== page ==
Putting the 'Service' Back Into IT Service Management - Part IIToday, IT is all about people and, therefore, by default, so is ITIL and ITSM, writes ITSMWatch columnist David Mainville of Consulting Portal.
Okay, so how does this all tie back to ITSM? ITSM was created to better align IT to the business. It recommends a thorough approach that strives to understand the information technology needs of the business and to satisfy those needs in a timely and cost effective manner. In the context of ITSM, service means a few things:
- It is a term used to describe a vital business function, such as the Order Entry System or the eCommerce website. In that context, IT needs to design, build, deploy, operate, support and continually improve the delivery of that service.
- Service can also describe how we interact with the business. One example is a service request for access to an application, to bring a new-hire on board or to provision a piece of equipment. Another example is an incident and the service provided to resolve it.
- Service can also be used to describe the interaction between internal IT suppliers and customers. This can include services that affect the infrastructure such Change Management or service asset and Configuration Management.
When it comes to ITSM, it is extremely important that you understand who your customers and suppliers are. It is equally important that you understand that in your daily job, you can be both a supplier and customer.
Every interaction between a customer and a supplier is a “Moment of Truth”. In that moment, you have the opportunity to alter your customer’s entire perception of you, your company and the service you provide. So it's important that expectations are properly set, service is delivered in a consistent manner, and that you demonstrate empathy for the client.
IT is also critical that every stakeholder in the ITSM program understands that he or she has customers and suppliers, and that every interaction ultimately affects the end user, which is the business. Inefficiency and bad service between the various departments within IT is every bit as bad as delivering bad service directly to your company’s paying customers.
So let’s summarize: everyone in IT is a provider or recipient of service; ultimately, everyone within IT is there to support the business and their paying customers; and we all know the difference between good service and bad so there is no fooling your customer
“Putting the service back into service management” is all about defining expectations for every transaction between supplier and customer, ensuring those interactions are performed in a consistent fashion, and having empathy for your client. In other words, it means putting yourself in your clients’ shoes.
Processes and tools can help streamline the delivery of service but ITSM starts with each and every one within the service delivery organization.
In other words, service starts and ends with people.
Getting IT on board
How you get the folks in your ITSM program to focus more on service? Any change in behavior, be it personal or organizational, requires three things: awareness, will and action.
Going back to my example with my ISP I honestly believe that very few people (from front line support to executive management) in that company was aware of how their service was perceived. I am sure they got many complaints but there was no fundamental awareness that they were at fault. Every time I requested an opportunity to discuss my issues with management, I was ignored.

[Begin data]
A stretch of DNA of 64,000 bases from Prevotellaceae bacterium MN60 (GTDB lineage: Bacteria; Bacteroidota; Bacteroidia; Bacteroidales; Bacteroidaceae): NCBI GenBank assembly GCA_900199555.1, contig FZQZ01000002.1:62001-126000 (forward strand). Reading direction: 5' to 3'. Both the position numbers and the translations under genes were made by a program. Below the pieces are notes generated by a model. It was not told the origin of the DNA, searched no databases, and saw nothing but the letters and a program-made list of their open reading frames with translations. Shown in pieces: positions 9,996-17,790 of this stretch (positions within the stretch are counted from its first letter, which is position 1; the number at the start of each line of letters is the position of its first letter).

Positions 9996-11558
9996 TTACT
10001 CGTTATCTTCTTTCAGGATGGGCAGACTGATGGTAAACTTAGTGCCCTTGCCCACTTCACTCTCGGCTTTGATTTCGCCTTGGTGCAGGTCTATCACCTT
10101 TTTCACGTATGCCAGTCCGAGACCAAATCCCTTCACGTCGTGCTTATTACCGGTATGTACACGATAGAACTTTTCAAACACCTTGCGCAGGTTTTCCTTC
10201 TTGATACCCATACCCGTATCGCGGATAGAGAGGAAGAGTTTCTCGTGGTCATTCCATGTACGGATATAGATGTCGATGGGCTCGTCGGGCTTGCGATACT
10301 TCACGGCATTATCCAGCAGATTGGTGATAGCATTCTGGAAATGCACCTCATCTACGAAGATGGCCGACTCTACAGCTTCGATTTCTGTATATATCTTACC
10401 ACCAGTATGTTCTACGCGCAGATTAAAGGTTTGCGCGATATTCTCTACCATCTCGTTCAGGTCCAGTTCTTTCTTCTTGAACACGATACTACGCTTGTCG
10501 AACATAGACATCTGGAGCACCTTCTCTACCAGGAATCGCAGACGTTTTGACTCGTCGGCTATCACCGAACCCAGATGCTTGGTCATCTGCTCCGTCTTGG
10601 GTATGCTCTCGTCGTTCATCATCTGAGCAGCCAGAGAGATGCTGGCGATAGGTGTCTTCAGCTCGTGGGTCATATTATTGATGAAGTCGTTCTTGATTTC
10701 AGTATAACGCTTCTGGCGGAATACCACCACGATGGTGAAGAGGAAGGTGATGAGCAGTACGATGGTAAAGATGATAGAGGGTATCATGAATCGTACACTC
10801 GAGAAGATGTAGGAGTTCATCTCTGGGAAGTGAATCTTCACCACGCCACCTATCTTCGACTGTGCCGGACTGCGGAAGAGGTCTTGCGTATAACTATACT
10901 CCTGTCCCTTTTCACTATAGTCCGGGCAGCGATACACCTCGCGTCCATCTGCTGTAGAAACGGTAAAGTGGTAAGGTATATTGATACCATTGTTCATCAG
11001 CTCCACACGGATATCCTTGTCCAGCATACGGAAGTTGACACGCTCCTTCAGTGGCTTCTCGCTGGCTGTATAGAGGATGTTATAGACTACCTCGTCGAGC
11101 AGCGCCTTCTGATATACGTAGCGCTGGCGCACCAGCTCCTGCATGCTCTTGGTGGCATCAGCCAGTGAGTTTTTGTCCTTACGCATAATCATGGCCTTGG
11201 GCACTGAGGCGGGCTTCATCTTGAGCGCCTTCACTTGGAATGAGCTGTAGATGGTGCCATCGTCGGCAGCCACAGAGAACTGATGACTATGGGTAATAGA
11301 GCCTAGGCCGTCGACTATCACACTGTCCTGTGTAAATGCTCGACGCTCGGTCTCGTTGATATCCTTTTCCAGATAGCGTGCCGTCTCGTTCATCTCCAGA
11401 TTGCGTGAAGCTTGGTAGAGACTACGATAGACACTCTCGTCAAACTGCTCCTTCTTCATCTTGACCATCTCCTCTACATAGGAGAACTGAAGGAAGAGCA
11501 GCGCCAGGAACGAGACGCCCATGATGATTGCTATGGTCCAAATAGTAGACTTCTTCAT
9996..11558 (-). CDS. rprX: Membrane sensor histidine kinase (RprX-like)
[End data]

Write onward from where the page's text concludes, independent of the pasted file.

I don’t believe they have any willingness to change because they have done nothing to demonstrate it. I can assure you they have taken no steps to improve service because every call to them is still an adventure and I still dread calling them.
Guess what? When the contract is up they will no longer be my ISP provider. Shocking, I know.
When it comes to your ITSM program, you need to ensure that everyone involved in IT is aware of the role they play in the delivery of service. This can be fostered through such things as education, effective communication or even special events like ITSM simulations.
The willingness to change comes from within, yet is galvanized through leadership. Make sure your senior management team places adequate focus on service. If they ask why, remind them who their customer is. Remember, we live in a world of outsourcing and cloud-based IT services. If your client, the business, doesn’t believe they are getting good service, they can always change suppliers. Don’t fool yourself -- changing IT suppliers is easier than ever before in IT history.
Lastly, take action.
I highly suggest that you make service the core focus of your ITSM program. Take every opportunity to develop awareness, will and action around superior customer service. Review your processes. Get input from your stakeholders and close those gaps. Automate where you can. Most importantly, govern your processes. Make people accountable by rewarding good behavior and punishing bad behavior. An ungoverned process will always decay.
Putting the service back into service management starts with each of you. Go back to the basics, to what you learned in kindergarten. Understand that every interaction is a “moment of truth” and that you and your company will be judged by how you respond.
David Mainville is CEO and co-founder of Consulting-Portal, an ITSM consulting and ITIL training company focused on helping Fortune 500 and mid-size companies assess, design and implement robust ITSM processes. Consulting-Portal also offers a full curriculum of ITSM education including: ITIL, ISO and CobiT. In 2008, Consulting-Portal launched IToptimizer.com, an online solution to help companies assess, design and govern their ITSM processes.